When the “Twelve and Twelve” was published in 1952, the authors made no reference to a three-column inventory during their description of the Fourth Step. They did refer to, in great detail, the assets and liabilities checklist. On page 42, they state:

“. . . Nearly every serious emotional problem can be seen as a case of misdirected instinct. When that happens, our great natural ASSETS, the instincts, have turned into physical and mental LIABILITIES.”

“Step Four is our vigorous and painstaking effort to discover what these LIABILITIES in each of us have been, and are.”

On page 49 of the “Twelve and Twelve,” the authors present the seven deadly sins plus fear as the liabilities to inventory. These eight liabilities are quite similar to the ones found in our “basic text.”

In the “Big Book,” the introduction to the Fourth Step starts at the bottom of page 63:

“Next we launched out on a course of vigorous action, the first step of which is a personal housecleaning, which many of us had never attempted. Though our decision was a vital and crucial step, it could have little permanent effect unless at once followed by a strenuous effort to face, and to be rid of, the things in ourselves which had been blocking us.”

This is a very important paragraph. The “Big Book” authors tell us we are to take the Fourth Step immediately after the Third Step prayer. There is no waiting period between the Surrender and Sharing Steps.

In the first paragraph on page 64, the authors describe the assets and liabilities checklist. “Therefore, we started upon a personal inventory. This was Step Four. A business which takes no regular inventory usually goes broke. Taking a commercial inventory is a fact-finding and fact-facing process. It is an effort to discover the truth about the stock-in-trade. One object is to disclose damaged or unsalable goods, to get rid of them promptly and without regret.”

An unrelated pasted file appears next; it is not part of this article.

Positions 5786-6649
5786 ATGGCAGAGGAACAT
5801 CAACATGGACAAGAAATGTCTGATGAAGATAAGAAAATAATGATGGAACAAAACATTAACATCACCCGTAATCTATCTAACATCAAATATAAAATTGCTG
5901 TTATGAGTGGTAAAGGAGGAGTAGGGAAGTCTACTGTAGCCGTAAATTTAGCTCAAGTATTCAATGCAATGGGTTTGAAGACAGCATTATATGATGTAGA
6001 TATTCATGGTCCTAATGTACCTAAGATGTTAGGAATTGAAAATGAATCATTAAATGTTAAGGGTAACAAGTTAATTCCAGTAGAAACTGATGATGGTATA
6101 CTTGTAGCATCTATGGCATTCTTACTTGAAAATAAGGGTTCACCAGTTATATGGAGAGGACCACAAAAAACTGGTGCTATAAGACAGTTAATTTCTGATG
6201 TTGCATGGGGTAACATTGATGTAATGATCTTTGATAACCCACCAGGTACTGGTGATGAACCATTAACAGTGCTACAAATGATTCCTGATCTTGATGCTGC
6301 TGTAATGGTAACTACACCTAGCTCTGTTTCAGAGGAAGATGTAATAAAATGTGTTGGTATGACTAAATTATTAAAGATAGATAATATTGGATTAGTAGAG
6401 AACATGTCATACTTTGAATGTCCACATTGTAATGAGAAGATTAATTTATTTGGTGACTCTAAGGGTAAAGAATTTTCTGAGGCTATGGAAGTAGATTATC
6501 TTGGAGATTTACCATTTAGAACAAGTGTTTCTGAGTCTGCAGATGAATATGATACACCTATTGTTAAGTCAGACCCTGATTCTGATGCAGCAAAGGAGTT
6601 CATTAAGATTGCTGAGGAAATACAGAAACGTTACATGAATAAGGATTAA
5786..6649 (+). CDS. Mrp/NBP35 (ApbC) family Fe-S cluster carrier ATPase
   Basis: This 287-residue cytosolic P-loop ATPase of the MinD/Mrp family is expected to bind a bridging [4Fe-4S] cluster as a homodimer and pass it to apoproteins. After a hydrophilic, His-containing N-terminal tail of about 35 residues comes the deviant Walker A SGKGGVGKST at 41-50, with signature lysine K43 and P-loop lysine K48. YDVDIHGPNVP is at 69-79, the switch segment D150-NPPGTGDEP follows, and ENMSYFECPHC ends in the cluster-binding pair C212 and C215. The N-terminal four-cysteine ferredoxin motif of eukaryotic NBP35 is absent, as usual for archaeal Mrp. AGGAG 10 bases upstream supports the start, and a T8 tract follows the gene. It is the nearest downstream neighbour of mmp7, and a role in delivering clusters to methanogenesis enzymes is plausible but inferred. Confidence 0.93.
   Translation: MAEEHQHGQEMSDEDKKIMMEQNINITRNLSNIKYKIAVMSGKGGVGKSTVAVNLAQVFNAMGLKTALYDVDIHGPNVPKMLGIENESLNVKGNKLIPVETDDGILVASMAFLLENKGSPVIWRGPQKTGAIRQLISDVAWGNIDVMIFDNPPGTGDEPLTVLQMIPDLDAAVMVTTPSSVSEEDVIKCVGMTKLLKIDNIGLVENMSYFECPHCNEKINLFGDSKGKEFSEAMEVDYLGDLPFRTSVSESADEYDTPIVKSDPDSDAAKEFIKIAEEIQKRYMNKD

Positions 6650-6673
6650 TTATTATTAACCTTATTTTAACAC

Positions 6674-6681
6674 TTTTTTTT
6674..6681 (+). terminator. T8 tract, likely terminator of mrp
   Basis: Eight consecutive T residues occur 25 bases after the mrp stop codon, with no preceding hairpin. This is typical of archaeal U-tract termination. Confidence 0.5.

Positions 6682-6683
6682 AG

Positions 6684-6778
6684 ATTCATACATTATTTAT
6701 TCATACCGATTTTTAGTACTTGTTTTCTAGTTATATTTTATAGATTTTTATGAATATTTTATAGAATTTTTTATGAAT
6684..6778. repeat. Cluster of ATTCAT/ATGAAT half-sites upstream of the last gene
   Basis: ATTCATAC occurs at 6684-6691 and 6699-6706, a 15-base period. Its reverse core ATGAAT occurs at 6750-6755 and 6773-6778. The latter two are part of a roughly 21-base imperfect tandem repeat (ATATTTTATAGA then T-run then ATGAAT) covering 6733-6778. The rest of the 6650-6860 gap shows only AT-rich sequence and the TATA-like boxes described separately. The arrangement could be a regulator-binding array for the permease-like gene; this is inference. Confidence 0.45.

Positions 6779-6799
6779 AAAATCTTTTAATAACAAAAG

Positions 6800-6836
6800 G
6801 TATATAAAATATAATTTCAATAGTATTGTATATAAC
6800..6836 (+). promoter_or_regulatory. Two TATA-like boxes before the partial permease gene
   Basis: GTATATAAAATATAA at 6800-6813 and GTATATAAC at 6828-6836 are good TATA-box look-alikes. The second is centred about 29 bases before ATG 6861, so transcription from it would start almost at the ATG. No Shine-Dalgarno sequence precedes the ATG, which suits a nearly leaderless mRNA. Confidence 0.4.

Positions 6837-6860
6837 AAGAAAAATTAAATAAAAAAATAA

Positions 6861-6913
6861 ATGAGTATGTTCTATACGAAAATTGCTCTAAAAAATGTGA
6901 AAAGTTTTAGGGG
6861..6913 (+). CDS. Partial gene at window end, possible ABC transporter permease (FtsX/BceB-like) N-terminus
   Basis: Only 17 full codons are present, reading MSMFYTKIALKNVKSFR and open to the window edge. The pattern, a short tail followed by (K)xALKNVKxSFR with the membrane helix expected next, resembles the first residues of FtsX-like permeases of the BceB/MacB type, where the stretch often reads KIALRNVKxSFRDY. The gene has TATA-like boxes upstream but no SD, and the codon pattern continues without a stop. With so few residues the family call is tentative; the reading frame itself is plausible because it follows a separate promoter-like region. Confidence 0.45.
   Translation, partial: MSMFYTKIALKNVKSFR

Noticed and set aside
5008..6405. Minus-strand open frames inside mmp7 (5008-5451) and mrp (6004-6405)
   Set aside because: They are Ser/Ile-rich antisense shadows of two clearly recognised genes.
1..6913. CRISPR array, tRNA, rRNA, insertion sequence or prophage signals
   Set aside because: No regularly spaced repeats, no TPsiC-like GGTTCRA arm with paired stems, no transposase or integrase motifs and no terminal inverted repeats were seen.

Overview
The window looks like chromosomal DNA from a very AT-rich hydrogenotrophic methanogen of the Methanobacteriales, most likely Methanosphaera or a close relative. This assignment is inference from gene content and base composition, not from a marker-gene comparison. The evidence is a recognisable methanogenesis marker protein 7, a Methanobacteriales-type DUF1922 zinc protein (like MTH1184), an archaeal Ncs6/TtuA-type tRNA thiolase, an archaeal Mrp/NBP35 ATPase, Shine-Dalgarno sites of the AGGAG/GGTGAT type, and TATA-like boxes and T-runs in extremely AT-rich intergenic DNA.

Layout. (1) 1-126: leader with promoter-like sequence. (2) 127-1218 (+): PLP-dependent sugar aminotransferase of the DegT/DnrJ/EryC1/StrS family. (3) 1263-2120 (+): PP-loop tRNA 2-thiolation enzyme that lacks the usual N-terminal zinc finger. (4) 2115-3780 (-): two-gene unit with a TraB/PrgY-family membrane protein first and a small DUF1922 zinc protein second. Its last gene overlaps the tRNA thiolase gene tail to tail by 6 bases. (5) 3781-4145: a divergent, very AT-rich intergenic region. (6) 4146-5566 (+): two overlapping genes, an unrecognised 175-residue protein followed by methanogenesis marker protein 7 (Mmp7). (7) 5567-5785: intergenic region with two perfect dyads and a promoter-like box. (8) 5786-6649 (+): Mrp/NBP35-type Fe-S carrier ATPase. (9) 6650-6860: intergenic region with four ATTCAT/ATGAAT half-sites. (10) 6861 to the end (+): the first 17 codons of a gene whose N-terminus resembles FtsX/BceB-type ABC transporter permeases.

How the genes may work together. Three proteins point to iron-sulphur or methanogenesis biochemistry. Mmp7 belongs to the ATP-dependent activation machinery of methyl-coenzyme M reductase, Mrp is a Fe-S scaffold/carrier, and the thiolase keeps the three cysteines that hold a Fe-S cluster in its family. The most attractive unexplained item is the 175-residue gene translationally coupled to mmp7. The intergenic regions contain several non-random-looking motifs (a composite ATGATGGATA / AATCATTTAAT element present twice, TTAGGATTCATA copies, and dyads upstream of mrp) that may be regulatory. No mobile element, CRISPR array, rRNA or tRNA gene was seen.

Whether you use the assets and liabilities checklist on page 64 or the three- column example on page 65, please sit down with the newcomer and fill out the inventory sheet or sheets together. This is how it was done in the early days. The A.A. pioneers knew this was a very stressful and uncertain time for the newcomer and they didn’t want him or her to relapse over this “fact finding and fact facing process.” That’s why the sponsor and the newcomer worked the Fourth Step as “partners.” In subsequent articles, I will show how the sponsor and the newcomer made amends together, practiced two- way prayer together, and worked with the next newcomer together.

About the Author

Wally P. is an archivist, historian and author who, for more than twenty- three years, has been studying the origins and growth of the Twelve-step movement. He is the caretaker for the personal archives of Dr. Bob and Anne Smith.

Wally conducts history presentations and recovery workshops, including “Back to the Basics of Recovery” in which he takes attendees through all Twelve Steps in four, one-hour sessions. More than 500,000 have taken the Steps using this powerful, time-tested, and highly successful “original” program of action.